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Postado em 26 de março de 2020 | 18:54

US Terminals slow down op’s as imports fall away

North American container terminals are slowing, and in some cases shuttering, as volumes drop due to the Coronavirus pandemic. The coming months are likely to offer little, if any, reprieve from the downturn as the US enters a recession and container volumes likely remain weak.

US-based ports operator SSA Marine is expected to continue with Friday closures of its T18 terminal in the port of Seattle throughout April after implementing closures at the start of March, according to a logistics executive familiar with operations at the site. The one exception being a one-off opening 3 April to offset a 31 March holiday closure. T18 primarily handles neo-panamax ships up to 8,000TEU in capacity.

The closure comes as Seattle’s port operator, the Northwest Seaport Alliance, grapples with some of the steepest declines among West Coast ports. Through February, total year-to-date international boxes fell 13.5% with imports through February down 14.8%.

Ports America, the largest ports operator in the US, will also close its Seagirt Marine Terminal in the Port of Baltimore for the last two days in March “due to the current declines in international container volumes.”  Loaded import TEU into Baltimore fell nearly 13% from a year earlier.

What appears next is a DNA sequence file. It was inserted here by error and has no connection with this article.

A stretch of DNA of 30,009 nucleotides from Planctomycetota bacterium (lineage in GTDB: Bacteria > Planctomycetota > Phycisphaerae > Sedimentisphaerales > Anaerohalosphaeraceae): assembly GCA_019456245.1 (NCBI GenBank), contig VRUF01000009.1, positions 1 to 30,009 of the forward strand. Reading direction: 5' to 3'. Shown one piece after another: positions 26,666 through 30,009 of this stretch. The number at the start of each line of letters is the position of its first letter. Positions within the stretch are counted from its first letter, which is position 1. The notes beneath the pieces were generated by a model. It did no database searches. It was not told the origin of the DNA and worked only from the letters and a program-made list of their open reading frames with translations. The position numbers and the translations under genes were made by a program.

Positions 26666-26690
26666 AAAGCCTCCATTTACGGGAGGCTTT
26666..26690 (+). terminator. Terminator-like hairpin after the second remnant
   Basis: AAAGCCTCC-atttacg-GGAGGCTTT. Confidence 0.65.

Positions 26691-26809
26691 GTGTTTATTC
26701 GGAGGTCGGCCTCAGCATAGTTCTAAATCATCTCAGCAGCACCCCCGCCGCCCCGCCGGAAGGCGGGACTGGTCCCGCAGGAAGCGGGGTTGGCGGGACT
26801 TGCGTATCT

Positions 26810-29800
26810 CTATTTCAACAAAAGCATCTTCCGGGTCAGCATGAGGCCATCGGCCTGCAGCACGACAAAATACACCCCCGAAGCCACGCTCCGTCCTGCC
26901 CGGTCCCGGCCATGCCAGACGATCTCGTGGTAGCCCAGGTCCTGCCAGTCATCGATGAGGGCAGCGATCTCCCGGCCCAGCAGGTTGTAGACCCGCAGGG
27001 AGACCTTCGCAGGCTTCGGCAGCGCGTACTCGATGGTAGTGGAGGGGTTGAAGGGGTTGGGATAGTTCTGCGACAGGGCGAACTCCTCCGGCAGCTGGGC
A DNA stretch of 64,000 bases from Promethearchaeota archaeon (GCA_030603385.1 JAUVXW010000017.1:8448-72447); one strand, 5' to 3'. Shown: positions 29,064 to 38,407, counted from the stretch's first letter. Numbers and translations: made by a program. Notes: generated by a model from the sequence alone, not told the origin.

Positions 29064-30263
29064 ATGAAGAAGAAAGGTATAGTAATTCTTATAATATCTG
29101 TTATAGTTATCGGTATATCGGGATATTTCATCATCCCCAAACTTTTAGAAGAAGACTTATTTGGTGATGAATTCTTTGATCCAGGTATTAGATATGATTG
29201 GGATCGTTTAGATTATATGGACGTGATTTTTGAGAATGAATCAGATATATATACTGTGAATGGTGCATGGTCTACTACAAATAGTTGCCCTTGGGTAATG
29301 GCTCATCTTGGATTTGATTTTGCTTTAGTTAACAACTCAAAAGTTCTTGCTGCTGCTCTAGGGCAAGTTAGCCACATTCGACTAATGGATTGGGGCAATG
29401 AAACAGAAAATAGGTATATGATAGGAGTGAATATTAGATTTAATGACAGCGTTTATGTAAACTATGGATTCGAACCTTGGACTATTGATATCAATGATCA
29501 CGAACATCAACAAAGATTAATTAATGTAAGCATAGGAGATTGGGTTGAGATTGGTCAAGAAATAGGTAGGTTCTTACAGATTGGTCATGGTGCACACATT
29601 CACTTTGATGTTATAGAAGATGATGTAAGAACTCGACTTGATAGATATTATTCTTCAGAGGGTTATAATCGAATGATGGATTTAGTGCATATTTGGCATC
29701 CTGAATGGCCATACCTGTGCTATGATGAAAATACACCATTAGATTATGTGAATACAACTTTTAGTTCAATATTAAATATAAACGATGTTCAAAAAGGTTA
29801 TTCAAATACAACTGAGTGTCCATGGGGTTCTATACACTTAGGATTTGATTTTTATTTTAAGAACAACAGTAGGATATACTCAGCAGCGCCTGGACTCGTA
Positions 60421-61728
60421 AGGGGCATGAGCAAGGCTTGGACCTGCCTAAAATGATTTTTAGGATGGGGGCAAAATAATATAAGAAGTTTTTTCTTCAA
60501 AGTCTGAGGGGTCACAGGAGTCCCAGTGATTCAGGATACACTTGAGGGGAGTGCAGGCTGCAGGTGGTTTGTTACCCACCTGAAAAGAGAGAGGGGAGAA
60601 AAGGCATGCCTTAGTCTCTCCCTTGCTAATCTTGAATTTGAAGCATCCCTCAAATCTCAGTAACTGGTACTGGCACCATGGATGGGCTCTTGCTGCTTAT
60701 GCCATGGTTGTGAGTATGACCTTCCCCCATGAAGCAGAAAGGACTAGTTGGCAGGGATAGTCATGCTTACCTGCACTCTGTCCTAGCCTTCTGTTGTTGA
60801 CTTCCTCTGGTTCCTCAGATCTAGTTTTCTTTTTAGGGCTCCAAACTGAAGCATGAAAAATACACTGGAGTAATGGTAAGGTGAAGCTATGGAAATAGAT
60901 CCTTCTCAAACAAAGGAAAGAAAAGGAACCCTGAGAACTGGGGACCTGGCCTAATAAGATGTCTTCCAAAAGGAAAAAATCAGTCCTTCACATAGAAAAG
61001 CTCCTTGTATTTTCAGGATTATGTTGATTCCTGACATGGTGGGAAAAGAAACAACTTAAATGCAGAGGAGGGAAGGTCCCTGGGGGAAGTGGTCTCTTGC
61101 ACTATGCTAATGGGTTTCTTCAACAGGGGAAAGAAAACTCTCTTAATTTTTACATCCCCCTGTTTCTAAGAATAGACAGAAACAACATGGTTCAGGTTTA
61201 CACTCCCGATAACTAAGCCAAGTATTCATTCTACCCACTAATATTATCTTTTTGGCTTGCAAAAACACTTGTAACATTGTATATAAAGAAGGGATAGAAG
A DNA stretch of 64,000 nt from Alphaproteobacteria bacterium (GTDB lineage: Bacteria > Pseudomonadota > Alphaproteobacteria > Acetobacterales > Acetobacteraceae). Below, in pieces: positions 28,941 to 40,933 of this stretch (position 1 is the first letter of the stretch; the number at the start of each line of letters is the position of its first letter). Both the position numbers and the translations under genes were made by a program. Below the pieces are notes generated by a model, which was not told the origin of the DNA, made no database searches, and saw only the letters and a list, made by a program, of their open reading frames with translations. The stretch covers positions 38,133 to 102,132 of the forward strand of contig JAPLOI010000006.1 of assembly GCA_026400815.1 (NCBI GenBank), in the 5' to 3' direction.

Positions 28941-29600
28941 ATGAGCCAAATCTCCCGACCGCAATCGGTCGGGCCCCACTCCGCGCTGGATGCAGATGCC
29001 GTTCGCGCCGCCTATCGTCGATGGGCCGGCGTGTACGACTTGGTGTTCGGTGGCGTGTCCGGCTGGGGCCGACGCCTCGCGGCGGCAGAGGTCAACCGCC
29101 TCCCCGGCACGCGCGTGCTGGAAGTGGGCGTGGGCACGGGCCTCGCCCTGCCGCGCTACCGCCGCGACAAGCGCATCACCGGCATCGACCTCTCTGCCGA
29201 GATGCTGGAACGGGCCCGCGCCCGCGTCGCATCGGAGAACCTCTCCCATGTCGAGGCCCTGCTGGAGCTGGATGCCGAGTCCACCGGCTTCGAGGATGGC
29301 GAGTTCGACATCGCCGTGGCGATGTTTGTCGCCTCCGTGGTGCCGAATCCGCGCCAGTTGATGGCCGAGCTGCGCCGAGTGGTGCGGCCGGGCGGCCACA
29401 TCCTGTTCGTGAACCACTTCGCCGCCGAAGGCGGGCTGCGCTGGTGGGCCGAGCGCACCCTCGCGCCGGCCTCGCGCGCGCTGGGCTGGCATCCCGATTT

Other ports are working at less than full capacity. Los Angeles, the largest US port by volume, said that cargo volumes are at 85% of regular traffic.

The coronavirus pandemic was the first hit to trade volumes as China’s factories remained on extended hiatus due to the country’s widespread quarantines.

Even as Chinese factories slowly return to normal, the US is beginning to see its rate of coronavirus infections surge, leading to massive shutdowns of the country’s major consuming regions New York and San Francisco.

A nearly 11-year economic expansion has ended, according to economic researchers, with the US economy forecast to drop 6.5% in the second quarter, and another 1.9% drop forecast for the third quarter.

Mike Angell
US Correspondent

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